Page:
Sunday school: The church no longer needs it – News


“Save Sunday school,” church congregations demanded decades ago. Now even the church no longer wants that.

“Sunday school is no longer the way our grandparents knew it,” says a video from the reformed parish of Bözberg-Möhntal in the canton of Aargau. “It’s happening to us.” There is painting, crafting and singing, and Bible stories are told and staged in a child-friendly way. Nevertheless, such offers have now become very rare.

A traditional Sunday school is still offered in four places in Aargau, says religious educator Monika Thut from the Reformed Regional Church of Aargau: “These Sunday schools are located in small villages with a strong Protestant influence, a bit off the beaten track. In other words, in places where the church is still something of a given.”

Originally an offer for the poor

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Robert Raikes in an undated drawing by an unknown artist.

IMAGO / Heritage Images

The English newspaper publisher and social reformer Robert Raikes is considered the father of Sunday schools. He is said to have founded the first Sunday school in England in 1780.

He taught “neglected children” in a slum in the city of Gloucester in western England and taught them to read and write using the Bible, according to various sources.

For this reason, Sunday school is also called a driver of literacy. At the same time, of course, it was about educating children in the Christian faith.

Sunday schools quickly spread to other countries and became a regular program of many churches and free churches.

The concept of Sunday school dates back to the 18th century. Reformed Sunday schools were introduced in Aargau in 1905. While the parents attended the service, the children were taught Bible studies. But as early as the 1980s, church congregations called for “save Sunday school” because the number of children was shrinking dramatically.

The development is not surprising: the number of church members is also shrinking. Over 30,000 people turned their backs on the Reformed Church in 2022. The Aargau Church recorded a new record with almost 5,000 people leaving in 2023. Childcare is therefore hardly necessary during church services.

New offers, also outside of the church

Other offers have emerged for this. A “children’s church” in Aarau, the “Fiire mit de Chliine” in Rheinfelden, the “children’s service” in Baden. These offers often no longer take place on Sundays. In addition, all of these offers are now in even greater competition with extra-church activities, says Monika Thut.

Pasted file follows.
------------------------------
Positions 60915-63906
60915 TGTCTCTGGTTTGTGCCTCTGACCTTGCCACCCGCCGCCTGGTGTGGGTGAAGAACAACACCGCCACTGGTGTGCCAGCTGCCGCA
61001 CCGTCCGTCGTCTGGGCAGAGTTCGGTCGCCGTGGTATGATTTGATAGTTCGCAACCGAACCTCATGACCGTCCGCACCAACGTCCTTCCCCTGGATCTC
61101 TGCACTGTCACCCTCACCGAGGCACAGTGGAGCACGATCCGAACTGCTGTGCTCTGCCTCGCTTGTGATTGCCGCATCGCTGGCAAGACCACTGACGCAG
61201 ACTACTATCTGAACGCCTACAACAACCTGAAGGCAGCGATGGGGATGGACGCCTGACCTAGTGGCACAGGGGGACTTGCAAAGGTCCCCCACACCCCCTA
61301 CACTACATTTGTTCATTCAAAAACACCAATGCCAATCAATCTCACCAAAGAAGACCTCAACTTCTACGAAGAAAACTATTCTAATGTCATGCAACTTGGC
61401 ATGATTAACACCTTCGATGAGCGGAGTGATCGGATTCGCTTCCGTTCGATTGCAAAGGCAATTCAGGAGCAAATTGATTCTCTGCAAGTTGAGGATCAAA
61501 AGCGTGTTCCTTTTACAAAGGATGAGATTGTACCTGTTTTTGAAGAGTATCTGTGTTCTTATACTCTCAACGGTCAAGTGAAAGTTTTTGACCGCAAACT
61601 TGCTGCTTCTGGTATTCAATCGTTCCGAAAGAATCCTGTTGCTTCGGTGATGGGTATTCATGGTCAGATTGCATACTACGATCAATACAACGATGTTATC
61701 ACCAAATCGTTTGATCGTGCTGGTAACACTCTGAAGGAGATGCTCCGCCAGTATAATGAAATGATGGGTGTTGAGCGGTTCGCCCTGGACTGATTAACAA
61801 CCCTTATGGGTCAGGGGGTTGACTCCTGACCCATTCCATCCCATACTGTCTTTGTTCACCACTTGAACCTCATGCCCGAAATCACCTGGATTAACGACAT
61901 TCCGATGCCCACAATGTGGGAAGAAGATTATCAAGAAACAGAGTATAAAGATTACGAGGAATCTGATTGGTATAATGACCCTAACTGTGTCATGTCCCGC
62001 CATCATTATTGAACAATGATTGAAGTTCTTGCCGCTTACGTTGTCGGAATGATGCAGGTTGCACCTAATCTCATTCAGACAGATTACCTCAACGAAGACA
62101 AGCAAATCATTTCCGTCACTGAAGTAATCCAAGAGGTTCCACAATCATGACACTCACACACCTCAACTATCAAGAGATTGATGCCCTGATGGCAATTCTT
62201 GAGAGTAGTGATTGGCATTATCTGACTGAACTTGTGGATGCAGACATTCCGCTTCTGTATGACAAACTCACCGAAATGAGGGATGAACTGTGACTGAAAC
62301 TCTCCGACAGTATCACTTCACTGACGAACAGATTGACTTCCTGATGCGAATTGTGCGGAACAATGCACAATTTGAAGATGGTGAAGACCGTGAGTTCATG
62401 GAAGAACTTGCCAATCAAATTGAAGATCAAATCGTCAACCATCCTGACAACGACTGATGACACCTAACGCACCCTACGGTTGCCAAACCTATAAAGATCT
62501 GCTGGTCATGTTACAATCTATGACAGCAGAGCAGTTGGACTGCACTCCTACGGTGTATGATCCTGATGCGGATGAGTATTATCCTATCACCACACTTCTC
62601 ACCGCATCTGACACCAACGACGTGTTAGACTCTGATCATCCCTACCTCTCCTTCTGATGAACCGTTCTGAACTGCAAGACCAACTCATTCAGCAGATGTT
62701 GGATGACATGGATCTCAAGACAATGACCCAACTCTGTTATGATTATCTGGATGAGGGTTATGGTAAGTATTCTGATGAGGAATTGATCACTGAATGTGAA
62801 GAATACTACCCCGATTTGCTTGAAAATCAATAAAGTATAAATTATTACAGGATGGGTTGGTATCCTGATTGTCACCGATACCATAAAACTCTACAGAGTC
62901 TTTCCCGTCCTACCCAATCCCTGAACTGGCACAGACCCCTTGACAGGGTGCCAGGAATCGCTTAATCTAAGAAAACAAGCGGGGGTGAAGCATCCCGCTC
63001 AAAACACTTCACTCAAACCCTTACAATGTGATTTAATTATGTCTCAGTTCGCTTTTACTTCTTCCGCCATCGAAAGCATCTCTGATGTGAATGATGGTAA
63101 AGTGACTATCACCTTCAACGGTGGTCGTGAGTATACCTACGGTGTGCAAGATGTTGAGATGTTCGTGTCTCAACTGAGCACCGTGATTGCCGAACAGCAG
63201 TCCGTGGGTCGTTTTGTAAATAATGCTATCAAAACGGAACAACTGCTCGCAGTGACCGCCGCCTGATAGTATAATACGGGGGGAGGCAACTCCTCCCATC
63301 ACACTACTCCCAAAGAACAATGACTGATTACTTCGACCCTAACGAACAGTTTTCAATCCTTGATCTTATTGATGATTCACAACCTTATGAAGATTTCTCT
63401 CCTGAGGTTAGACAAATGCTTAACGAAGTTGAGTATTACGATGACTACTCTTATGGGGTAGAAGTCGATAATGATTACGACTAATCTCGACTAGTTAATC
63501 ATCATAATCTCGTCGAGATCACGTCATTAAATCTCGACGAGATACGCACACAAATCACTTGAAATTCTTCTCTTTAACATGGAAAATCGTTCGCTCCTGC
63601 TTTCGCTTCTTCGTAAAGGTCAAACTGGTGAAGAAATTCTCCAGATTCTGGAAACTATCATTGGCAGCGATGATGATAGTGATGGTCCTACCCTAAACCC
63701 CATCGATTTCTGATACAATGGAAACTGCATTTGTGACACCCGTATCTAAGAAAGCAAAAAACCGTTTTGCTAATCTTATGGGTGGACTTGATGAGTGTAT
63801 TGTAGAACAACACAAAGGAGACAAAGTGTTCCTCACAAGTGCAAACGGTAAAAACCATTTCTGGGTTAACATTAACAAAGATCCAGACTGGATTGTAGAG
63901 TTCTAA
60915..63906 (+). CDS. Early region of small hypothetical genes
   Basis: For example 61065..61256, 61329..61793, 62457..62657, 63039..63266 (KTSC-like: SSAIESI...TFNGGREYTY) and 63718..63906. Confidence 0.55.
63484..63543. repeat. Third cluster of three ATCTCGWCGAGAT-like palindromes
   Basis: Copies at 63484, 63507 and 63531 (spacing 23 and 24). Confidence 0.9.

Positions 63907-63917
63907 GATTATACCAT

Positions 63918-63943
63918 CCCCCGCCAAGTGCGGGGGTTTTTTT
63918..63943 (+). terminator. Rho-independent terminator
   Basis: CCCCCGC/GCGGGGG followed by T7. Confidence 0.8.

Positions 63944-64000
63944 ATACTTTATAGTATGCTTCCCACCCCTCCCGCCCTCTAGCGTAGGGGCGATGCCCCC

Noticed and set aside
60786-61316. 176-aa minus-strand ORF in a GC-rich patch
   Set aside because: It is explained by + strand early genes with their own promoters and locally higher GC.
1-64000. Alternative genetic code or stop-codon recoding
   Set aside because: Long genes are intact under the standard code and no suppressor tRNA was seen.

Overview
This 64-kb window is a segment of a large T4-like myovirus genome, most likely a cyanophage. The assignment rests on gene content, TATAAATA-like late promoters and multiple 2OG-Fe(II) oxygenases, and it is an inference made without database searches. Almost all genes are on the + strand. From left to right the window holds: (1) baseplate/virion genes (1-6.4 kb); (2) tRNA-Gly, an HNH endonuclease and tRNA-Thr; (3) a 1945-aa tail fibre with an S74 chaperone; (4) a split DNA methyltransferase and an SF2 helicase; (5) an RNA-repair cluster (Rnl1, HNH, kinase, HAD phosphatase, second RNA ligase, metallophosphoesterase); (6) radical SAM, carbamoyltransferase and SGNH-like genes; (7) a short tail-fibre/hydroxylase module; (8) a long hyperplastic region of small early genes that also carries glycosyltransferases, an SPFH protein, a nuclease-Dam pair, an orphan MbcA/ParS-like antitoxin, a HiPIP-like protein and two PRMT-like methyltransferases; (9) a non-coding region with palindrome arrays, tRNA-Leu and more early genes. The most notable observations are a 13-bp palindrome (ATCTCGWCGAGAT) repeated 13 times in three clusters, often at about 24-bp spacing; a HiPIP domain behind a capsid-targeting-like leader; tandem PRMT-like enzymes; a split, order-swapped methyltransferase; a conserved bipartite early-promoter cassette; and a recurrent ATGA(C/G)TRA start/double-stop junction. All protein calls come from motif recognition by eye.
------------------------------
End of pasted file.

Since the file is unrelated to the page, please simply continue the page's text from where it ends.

Small children sit on a bench under trees in a tent camp


For a long time, Sunday schools also had a social purpose: In this photo, migrant children are taught in a potato pickers’ camp in California. The photo is probably dated to 1937.

Imago/Heritage Images

There are also offerings with a spiritual approach outside of the church. «I think children’s yoga, for example, is very good. If parents are more at home in the yoga area, then we don’t have a chance with our Christian tradition anyway.” Monika Thut from the Aargau Regional Church believes that offers that promote the children’s personal development are important.

From a professional perspective, offers must offer added value for the children.

“Even in youth associations it’s not about performance. But about cohesion, community and attitude; Attitude towards nature or towards people.” From their point of view, such offers do not necessarily have to be Christian in orientation.

Children should want to, not have to

Even for church youth and children’s work, Monika Thut finds psychological aspects particularly important. “It’s about how we can strengthen children’s resilience. So that they can survive in this world that is about performance or beauty. We have to convey countervalues.”

Two women play with dolls, in the background children on bath towels on a meadow


There are new forms of church work with children and youth everywhere: here is a “crawling service” in the open air in the German state of North Rhine-Westphalia.

IMAGO / Funke Photo Services

The classic Sunday school will probably soon be obsolete. Gone are the days when Reformed parents “send” their children to Bible studies on Sundays, says Monika Thut. And remembers her own past as a Sunday school student.

“There was always someone who behaved stupidly. He obviously didn’t want to come and the good Sunday school teacher always had something to do with him,” she says. Today it is clear: those who want to come will come. “That’s a nice approach, even in a club or at other gatherings. You do something with those who also like to be there.”

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